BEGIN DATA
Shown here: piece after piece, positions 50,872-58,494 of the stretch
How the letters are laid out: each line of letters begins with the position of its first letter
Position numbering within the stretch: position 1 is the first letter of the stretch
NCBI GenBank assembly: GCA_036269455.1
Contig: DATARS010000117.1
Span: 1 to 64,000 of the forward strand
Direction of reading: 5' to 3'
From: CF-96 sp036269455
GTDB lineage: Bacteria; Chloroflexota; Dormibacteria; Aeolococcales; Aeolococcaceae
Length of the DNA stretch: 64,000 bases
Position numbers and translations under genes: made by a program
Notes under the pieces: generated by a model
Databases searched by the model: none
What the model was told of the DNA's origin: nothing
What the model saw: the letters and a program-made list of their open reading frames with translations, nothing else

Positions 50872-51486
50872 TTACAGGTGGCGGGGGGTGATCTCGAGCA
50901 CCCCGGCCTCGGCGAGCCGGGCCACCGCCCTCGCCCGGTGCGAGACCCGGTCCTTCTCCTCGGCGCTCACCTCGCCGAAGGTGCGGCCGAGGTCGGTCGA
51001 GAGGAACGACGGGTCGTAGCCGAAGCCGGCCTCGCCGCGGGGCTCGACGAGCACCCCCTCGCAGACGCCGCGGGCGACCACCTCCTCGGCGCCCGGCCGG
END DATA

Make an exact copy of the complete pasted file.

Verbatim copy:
Shown here: piece after piece, positions 50,872-58,494 of the stretch
How the letters are laid out: each line of letters begins with the position of its first letter
Position numbering within the stretch: position 1 is the first letter of the stretch
NCBI GenBank assembly: GCA_036269455.1
Contig: DATARS010000117.1
Span: 1 to 64,000 of the forward strand
Direction of reading: 5' to 3'
From: CF-96 sp036269455
GTDB lineage: Bacteria; Chloroflexota; Dormibacteria; Aeolococcales; Aeolococcaceae
Length of the DNA stretch: 64,000 bases
Position numbers and translations under genes: made by a program
Notes under the pieces: generated by a model
Databases searched by the model: none
What the model was told of the DNA's origin: nothing
What the model saw: the letters and a program-made list of their open reading frames with translations, nothing else

Positions 50872-51486
50872 TTACAGGTGGCGGGGGGTGATCTCGAGCA
50901 CCCCGGCCTCGGCGAGCCGGGCCACCGCCCTCGCCCGGTGCGAGACCCGGTCCTTCTCCTCGGCGCTCACCTCGCCGAAGGTGCGGCCGAGGTCGGTCGA
51001 GAGGAACGACGGGTCGTAGCCGAAGCCGGCCTCGCCGCGGGGCTCGACGAGCACCCCCTCGCAGACGCCGCGGGCGACCACCTCCTCGGCGCCCGGCCGG